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Reference

Identity Definition and Examples

Concept

Identity

An identity is an equation that is always true. It may or may not contain variables. If an identity contains variables, no matter what value the variables take, the equation will always hold true.

Rule

Identity Property of Addition

Adding to any number always results in the number itself.

Because of this, is called the Additive Identity.

Proof

Consider a number By the Reflexive Property of Equality, is equal to itself.
Let be another number. If is added to and subtracted from the left-hand side of the above equation, the equality still holds true.
Finally, is equal to
It has been shown that By the Commutative Property of Addition, is also equal to

Rule

Identity Property of Multiplication

Any number multiplied by is equal to the number itself.

Because of this, the number is called the Multiplicative Identity.

Proof

Consider a number By the definition of multiplication, multiplied by another number can be written as times the addition of
If the sum has only one term.
Therefore, is equal to Also, by the Commutative Property of Multiplication,

Rule

Pythagorean Identities

For any angle the following trigonometric identities hold true.

Proof

For Acute Angles
Consider a right triangle with a hypotenuse of
right triangle with hypotenuse 1
By recalling the sine and cosine ratios, the lengths of the opposite and adjacent sides to can be expressed in terms of the angle.
Definition Substitute Simplify

It can be seen that if the hypotenuse of a right triangle is the sine of an acute angle is equal to the length of its opposite side. Similarly, the cosine of the angle is equal to the length of its adjacent side.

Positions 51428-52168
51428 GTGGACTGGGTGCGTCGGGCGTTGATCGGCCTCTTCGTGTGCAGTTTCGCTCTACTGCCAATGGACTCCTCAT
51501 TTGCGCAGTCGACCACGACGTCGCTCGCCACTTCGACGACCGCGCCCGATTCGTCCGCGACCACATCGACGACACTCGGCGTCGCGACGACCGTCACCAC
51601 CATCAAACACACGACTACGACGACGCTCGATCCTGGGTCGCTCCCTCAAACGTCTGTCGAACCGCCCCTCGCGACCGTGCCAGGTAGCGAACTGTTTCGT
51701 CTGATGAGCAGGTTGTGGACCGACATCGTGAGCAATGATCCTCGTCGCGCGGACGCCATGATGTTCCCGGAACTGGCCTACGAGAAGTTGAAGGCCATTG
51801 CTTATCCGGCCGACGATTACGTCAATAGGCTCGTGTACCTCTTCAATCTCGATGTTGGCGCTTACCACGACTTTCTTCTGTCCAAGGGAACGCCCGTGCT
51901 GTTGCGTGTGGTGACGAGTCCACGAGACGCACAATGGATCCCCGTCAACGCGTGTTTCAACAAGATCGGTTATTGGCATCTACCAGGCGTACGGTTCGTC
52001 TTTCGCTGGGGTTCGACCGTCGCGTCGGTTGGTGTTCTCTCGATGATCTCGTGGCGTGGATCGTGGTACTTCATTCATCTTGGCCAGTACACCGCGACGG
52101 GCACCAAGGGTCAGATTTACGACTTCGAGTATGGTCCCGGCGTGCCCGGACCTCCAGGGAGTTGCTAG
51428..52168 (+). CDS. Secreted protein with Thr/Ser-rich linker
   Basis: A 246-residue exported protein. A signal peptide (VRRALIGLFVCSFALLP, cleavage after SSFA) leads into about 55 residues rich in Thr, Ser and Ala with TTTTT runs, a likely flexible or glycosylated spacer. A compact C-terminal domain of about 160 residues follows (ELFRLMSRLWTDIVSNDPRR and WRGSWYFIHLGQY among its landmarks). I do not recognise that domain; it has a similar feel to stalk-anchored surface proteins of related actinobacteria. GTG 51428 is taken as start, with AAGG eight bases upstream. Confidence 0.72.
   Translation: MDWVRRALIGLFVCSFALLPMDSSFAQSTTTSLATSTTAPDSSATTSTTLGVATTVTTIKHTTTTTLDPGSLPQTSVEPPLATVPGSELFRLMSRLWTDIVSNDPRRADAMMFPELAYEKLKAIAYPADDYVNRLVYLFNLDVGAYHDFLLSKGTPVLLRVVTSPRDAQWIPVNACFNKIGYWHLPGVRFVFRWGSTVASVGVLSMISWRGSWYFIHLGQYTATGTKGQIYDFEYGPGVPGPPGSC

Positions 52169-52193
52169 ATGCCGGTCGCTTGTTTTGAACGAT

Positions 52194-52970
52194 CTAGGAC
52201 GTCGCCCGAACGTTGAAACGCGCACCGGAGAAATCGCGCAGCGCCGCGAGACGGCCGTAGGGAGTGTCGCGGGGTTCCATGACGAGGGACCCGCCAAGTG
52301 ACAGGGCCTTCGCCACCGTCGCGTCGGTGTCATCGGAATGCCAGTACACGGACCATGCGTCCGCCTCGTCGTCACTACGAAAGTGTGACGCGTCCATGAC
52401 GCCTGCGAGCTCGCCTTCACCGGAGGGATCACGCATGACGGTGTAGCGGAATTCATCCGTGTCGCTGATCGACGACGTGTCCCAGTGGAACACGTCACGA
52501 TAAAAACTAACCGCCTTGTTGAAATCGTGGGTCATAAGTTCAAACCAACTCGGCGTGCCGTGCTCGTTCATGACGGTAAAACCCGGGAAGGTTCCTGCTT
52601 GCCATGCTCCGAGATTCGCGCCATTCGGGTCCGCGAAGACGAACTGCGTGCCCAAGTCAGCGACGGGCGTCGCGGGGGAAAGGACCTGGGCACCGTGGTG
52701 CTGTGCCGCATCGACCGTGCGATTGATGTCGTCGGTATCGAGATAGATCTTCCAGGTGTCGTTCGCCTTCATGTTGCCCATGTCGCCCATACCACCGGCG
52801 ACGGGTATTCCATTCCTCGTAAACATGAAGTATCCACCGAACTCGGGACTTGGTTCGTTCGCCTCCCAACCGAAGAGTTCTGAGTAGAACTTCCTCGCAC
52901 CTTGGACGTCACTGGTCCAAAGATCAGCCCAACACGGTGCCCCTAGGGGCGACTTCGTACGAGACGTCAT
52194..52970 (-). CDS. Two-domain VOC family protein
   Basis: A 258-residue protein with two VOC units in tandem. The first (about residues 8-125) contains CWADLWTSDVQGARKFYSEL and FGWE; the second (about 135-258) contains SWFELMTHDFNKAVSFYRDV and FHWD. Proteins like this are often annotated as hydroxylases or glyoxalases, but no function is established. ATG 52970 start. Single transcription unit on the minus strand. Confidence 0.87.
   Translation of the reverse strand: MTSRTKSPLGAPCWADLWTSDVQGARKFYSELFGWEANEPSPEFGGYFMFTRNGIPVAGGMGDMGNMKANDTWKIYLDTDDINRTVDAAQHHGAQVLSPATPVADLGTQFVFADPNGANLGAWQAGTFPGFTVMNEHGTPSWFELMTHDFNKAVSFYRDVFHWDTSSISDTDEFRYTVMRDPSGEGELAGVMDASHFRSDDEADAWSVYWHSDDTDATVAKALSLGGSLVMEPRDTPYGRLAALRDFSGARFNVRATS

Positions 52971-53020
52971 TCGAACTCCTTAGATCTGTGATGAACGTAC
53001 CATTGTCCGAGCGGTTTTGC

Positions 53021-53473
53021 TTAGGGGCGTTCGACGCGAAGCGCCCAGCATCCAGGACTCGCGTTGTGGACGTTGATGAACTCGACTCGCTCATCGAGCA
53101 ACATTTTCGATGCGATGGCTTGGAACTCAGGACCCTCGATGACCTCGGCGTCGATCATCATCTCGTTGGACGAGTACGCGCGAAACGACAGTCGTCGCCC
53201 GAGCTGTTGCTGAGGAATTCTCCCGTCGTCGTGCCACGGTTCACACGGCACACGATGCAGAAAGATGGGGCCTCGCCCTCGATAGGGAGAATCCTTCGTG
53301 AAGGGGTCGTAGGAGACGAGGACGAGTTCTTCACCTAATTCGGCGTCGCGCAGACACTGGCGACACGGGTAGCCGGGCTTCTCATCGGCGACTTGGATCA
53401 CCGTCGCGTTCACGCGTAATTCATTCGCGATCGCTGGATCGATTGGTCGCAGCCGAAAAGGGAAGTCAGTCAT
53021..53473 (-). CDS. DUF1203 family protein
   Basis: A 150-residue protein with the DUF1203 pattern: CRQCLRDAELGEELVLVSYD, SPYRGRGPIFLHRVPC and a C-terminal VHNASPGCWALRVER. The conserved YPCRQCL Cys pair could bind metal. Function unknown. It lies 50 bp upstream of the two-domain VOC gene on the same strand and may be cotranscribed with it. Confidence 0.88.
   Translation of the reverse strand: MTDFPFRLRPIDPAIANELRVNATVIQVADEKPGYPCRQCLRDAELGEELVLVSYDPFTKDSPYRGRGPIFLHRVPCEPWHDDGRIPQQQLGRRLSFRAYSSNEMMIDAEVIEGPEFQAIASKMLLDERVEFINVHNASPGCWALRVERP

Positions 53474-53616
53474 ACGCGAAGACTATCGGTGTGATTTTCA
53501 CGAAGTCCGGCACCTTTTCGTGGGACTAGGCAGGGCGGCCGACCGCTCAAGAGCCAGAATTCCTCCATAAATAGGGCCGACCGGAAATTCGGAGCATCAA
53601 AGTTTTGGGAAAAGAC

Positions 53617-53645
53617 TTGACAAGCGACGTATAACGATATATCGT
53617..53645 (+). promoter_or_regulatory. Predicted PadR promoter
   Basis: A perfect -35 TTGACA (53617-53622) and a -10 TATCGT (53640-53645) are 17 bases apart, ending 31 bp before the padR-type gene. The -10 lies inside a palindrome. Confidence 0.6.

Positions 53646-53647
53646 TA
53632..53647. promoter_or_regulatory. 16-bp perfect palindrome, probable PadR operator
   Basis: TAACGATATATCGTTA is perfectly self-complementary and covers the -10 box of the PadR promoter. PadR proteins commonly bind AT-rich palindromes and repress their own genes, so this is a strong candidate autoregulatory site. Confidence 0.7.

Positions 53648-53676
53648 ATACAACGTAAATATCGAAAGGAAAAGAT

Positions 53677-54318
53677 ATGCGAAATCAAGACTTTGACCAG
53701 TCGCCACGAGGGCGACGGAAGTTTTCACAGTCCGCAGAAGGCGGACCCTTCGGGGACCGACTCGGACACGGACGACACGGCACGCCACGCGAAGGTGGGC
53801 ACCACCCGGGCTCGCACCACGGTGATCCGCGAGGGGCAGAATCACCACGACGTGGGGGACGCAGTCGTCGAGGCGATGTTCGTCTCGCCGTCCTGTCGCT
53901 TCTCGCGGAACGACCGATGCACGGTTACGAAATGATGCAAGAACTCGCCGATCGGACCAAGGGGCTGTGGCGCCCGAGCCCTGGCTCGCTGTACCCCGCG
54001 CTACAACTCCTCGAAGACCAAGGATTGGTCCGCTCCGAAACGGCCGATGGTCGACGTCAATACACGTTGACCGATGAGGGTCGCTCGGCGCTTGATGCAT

Right triangle with hypotenuse 1

By the Pythagorean Theorem, the sum of the squares of the legs of a right triangle is equal to the square of the hypotenuse. Therefore, for the above triangle, the sum of the squares of and is equal to the square of

Since represents a side length, it is not Therefore, by diving both sides of the above equation by the second identity can be obtained.
Simplify

The second identity was obtained.
Since represents a side length, it is not Therefore, by dividing both sides of by the third identity can be proven.
Simplify

Finally, the third identity was obtained.


Proof

For Any Angle

The first identity can be shown using the unit circle and the Pythagorean Theorem. Consider a point on the unit circle in the first quadrant, corresponding to the angle A right triangle can be constructed with

A right triangle with an angle theta on a unit circle
By the Pythagorean Theorem, the sum of the squares of and equals
In fact, this is true not only for points in the first quadrant, but for every point on the unit circle. Recall that, for points on the unit circle corresponding to angle it is known that and that By substituting these expressions into the equation, the first identity can be obtained.
Dividing both sides by either or leads to two variations of the Pythagorean Identity.
Second and third identities are derived from the first one

Rule

Square of a Binomial

When a binomial is squared, the resulting expression is a perfect square trinomial.

For simplicity, depending on the sign of the binomial, these two identities can be expressed as one.

Proof

This rule will be first proven for and then for

This identity can be shown by first rewriting the square as a product.
Multiply parentheses
It has been shown that

In this case, when one term of the binomial is subtracted from the other, the middle term of the perfect square trinomial will instead be negative.
Multiply parentheses
It has been shown that